Wednesday, August 11, 2010
Chickens, Roosters & Cagarros….Oh My…
Chicken and roosters are not as common as they used to be on the island. I remember distinctly there were a lot more here when I was a child. Both of my mother’s neighbors had a family of chickens, and often at times, when relatives and friends would visit us during the summer, there was always a “Tia” (aunt) of my mother’s who would either bring us a bag of sugar, or a chicken to give us fresh eggs in the morning. There was one chicken in particular that I was very fond of, I named her Jenny—but that is another story. Anyway, unfortunately, all of my mother’s Tias have since past away, and now I guess giving chickens is simply not done anymore. Whatever the reason being, they are still around, and the rooster still crows every morning starting at 4 am.
I know that the rooster crows at 4 am because I was always awakened by it every morning, at 4 am. This went on for the first two weeks of my stay. Apparently the rooster lived in the neighborhood, and it when it started crowing, the other rooster who lived on the other end of then neighborhood would then chime in afterwards. I swear these roosters were having a conversation among themselves. By 4:15 a third rooster from where I suspect was up the hill from my mom’s neighborhood would join it. The crowing would stop 10 minutes later, and then resume at 5 am. By the third week, I was so used to it, that I was able to sleep through it.
Yes it was hard to sleep sometimes at night. There were days that were so hot and humid, the kids wanted to go out at night to the beach and sit at the outdoor cafes, and grab a “galaos” “lattes”- it was our nightly ritual---galaos at midnight, sometimes later. You would be surprised how many people on the island are still out at night at that hour. We were definitely not alone. Coming home, afterwards, unable to sleep, and reading my summer reading selection: Anne Rice’s Interview With A Vampire, did not help of course. Oh yes, and don’t forget I was fighting a jet lag, of 7 hours difference from California time. Yes, I felt like a vampire, and would curse that rooster each morning at 4 am – I confess. If it wasn’t the rooster, it was my mother’s washing machine—but that is another story.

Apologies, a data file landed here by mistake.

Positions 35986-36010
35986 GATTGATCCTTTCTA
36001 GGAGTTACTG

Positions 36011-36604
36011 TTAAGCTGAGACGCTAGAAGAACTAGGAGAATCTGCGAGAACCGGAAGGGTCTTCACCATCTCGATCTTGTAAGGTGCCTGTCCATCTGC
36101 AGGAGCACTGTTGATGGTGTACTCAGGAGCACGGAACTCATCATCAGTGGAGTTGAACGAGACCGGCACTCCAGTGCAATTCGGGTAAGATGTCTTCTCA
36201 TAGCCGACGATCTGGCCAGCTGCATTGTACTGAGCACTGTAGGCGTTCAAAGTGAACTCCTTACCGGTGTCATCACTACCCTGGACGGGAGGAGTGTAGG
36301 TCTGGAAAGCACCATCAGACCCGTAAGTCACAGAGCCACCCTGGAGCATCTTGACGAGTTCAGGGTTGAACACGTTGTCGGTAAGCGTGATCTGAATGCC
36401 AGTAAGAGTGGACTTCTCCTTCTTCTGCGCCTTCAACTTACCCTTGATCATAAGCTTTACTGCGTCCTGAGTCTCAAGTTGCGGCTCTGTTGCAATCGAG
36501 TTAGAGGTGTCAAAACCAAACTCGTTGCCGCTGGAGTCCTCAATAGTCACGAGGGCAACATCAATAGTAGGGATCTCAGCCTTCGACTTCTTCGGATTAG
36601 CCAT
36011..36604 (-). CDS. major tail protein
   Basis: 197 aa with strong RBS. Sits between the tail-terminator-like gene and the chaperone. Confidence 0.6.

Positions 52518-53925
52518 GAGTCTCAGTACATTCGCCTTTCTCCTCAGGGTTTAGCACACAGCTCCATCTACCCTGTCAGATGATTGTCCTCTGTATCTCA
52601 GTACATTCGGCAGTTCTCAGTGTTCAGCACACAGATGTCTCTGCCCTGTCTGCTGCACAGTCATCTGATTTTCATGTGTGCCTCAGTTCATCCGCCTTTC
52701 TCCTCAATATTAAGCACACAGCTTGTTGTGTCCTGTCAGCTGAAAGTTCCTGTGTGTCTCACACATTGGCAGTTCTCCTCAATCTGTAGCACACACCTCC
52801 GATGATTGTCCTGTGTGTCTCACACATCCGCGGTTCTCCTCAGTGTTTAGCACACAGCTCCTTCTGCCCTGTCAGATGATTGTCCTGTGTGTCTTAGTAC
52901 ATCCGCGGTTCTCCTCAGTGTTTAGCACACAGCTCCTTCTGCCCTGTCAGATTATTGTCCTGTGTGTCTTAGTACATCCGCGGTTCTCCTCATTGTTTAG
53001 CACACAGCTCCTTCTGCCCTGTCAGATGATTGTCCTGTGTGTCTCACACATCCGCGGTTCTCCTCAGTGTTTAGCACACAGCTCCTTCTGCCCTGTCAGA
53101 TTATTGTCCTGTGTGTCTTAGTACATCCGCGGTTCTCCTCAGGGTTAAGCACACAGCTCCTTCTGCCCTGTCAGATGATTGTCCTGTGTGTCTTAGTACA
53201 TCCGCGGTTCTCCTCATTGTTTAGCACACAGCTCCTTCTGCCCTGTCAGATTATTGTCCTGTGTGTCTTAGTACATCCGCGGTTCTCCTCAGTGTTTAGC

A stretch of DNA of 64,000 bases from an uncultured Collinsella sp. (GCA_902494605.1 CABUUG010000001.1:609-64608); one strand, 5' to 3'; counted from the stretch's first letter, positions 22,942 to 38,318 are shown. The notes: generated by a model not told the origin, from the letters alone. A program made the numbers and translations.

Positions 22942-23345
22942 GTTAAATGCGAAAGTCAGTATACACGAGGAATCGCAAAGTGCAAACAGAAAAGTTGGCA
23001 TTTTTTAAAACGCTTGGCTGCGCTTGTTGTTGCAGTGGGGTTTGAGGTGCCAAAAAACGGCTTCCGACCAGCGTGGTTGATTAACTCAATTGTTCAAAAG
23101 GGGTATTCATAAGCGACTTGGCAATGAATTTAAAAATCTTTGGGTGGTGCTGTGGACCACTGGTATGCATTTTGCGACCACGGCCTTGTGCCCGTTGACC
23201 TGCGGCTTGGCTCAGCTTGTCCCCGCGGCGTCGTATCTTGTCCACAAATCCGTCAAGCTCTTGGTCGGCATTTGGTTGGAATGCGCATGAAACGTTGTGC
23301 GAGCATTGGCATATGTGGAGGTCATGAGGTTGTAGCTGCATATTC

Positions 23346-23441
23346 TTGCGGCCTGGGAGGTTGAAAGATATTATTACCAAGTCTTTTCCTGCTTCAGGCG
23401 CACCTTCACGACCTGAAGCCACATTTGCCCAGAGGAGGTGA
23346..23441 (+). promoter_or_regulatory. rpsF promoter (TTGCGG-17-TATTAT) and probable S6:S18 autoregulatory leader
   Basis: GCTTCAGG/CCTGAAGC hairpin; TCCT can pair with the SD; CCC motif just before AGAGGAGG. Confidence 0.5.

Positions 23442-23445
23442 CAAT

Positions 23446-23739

On the day we arrived to the island, my daughter and I decided to take a late night walk around my mother’s home in Vila Nova. It was a nice evening, and there weren’t very many people around, and I was kind of wondering why we were out there, but Lizzy insisted on exploring the little winding neighborhood streets, and I didn’t want her to go venturing out on her own. It was a nice, warm night under a full moon, and the sounds of the evening were soothing and a little unsettling…
We heard the dog barking madly across the street as we passed along side the tall cement wall of his backyard, and we could hear crickets, the soft clucking of hens, and the humming of the neighborhood street lights, and then out of no where we heard the strangest sound…
What was that?! I thought it was a goat at first, or may be a grunt of a pig, but it couldn’t be because it was coming from overhead. It had a strange alien like sound that I don’t remember ever hearing before! It sounded like…something saying: “Ke Hey, Ke Hey..” in a high pitched nasal voice. It kind of freaked us out, and we decided to head for home.
Later while watching fireworks on the 4th of July (there is an American military base on the island and we were able to watch fireworks) from my cousin’s porch we heard the sound again… “What is that sound?!” I asked my cousin, Adelaide. Apparently they are birds! They are called called “Cagarros”. (In Portuguese it closely resembles the word: cagado which is not a very nice word that basically means, someone who literally shit in his pants-excuse my vocabulary. They migrate to the Azores every spring and stay until winter. Like vampires, they usually only come out at night. They say that there has been more of them caused by the global warming problem. More cagarros AND more jellyfish--but that is another story I will write about next time.
I found this from YouTube, its from the RTP television station and it's taken from the neighboring island in the Azores, Sao Jorge. There was a rescue mission for "lost cagarros" and that is what the video is about. Hopefully you can see what the sound like by this video--enjoy!:
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